Marines free 7 American POWs

Iraqis surrender, lead U.S. troops to soldiers, who are in good condition

Allied forces move into Tikrit

Syria accused of having chemical arms, harboring Hussein's party members

War in Iraq

April 14, 2003|By Robert Little | Robert Little,SUN NATIONAL STAFF

WASHINGTON - U.S. Marines advancing on the final Iraqi stronghold of Tikrit yesterday rescued seven bedraggled but healthy American prisoners of war, flying them to safety more than three weeks after they were captured by enemy forces.

The Marines found the POWs about five miles south of Tikrit, after Iraqi soldiers who had been guarding the prisoners surrendered and led them to the prisoners. The POWs included two helicopter crewmen and five members of an Army maintenance company that had been ambushed near the city of Nasiriyah.

All seven POWs had been shown on Iraqi television shortly after their capture. Three had suffered gunshot wounds, but all were reported to be in relatively good condition.

Marines battled with the scattered defenders of President Saddam Hussein's hometown early today as U.S. artillery and warplanes tried to wear down any attempt at a last stand at the Iraqi leader's power base.

U.S. forces suspected about 2,500 die-hards of the Republican Guard and the paramilitary fedayeen - and possibly officials from Hussein's regime - were holed up in Tikrit, a reporter for Canada's National Post covering the Marines told CNN.

Marine Capt. Stewart Upton, a spokesman for Central Command in Qatar, said U.S. troops were in the city, adding: "It's a battle."

Tribal leaders inside the city were reportedly seeking to negotiate a surrender, hoping to end the aerial bombardment that has shaken the city in the past few days.

As their forces moved into Tikrit, American officials began describing the war yesterday as more of a policing effort than a traditional military campaign.

Gen. Tommy R. Franks, the commander of forces in the Persian Gulf region, said American and British troops were no longer fighting an organized enemy, and that the war would soon shift into a peacekeeping phase as they seek "pockets" of paramilitary fighters intent on resisting "to their last breath."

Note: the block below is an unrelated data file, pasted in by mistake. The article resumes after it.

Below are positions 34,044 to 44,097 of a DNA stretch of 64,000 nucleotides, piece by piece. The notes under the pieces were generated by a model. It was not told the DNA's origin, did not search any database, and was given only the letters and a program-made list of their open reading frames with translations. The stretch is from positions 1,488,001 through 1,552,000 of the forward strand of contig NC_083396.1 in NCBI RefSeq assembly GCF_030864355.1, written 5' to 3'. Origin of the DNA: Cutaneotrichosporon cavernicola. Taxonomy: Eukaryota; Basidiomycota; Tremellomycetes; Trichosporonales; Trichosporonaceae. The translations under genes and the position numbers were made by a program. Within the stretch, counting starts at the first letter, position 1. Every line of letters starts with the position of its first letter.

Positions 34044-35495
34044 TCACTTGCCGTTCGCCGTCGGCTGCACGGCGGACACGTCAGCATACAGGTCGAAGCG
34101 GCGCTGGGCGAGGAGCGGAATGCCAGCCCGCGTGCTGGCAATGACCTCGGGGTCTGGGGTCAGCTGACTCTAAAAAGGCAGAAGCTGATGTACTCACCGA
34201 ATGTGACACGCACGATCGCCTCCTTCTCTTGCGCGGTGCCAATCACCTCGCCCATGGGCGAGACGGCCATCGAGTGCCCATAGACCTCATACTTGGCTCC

The Bush administration, meanwhile, escalated its criticism of neighboring Syria. It accused that country of harboring members of Hussein's regime and of possessing the same type of chemical weapons that drew the United States into war with Iraq.

Their comments were the harshest yet that U.S. officials have directed at Iraq's western neighbor since the conflict with Iraq began. The administration has also accused Syria of funneling military supplies and foreign fighters into Iraq during the war.

"I think that we believe there are chemical weapons in Syria," Bush told reporters on the White House lawn upon his return from Camp David. "First things first. We're here in Iraq now. And the second thing about Syria is that we expect cooperation. And I'm hopeful we'll receive cooperation."

Allied control

Franks said that American and British forces control most of Iraq's militarily significant regions and that the remaining Iraqi troops are largely choosing to surrender and cooperate. Asked how many cities and towns are still under the control of the Iraqi government, Franks responded, "Actually, I don't know of any."

"In many cases, we have simply bypassed villages and towns and so forth, and now we will go to each and every one of them and be sure that we don't have some last small stronghold in that country," he said in a television interview.

Defense Secretary Donald H. Rumsfeld said that Iraqi citizens and soldiers have become increasingly cooperative, helping to locate Baath Party members, Fedayeen Saddam fighters and supplies of Iraqi weapons.

"Every hour that goes by," Rumsfeld said, "it's getting better and more peaceful and more orderly in that country."

Moving in

Besides containing the last holdouts of Iraq's organized military, Tikrit is thought to harbor paramilitary fighters and some of the foreign fighters who entered Iraq after the war began, offering to wage suicide strikes against American and British troops.

Yesterday, journalists who entered Tikrit, about 100 miles north of Baghdad, said the city seemed mostly deserted, and that empty tanks and vehicles were scattered throughout military facilities that line the highway into town.

Marines assembled on the outskirts of Tikrit drew occasional fire from rifles and rocket-propelled grenades yesterday, not the intense battle that some had feared. The forces did not try to occupy Tikrit, choosing instead to enter with small patrols to gauge the resistance, Pentagon officials said.

The Iraqi soldiers who released the American POWs yesterday had decided to surrender after their officers abandoned them in the face of the Marines' advance toward Tikrit, according to a Marine Corps spokesman.

`Lottery of life'

Dressed in an assortment of shorts and striped pajamas, the soldiers were whisked back to a Marine Corps base and then flown to Kuwait on a C-130 transport plane, speaking with reporters for The Washington Post and Miami Herald during the flight.

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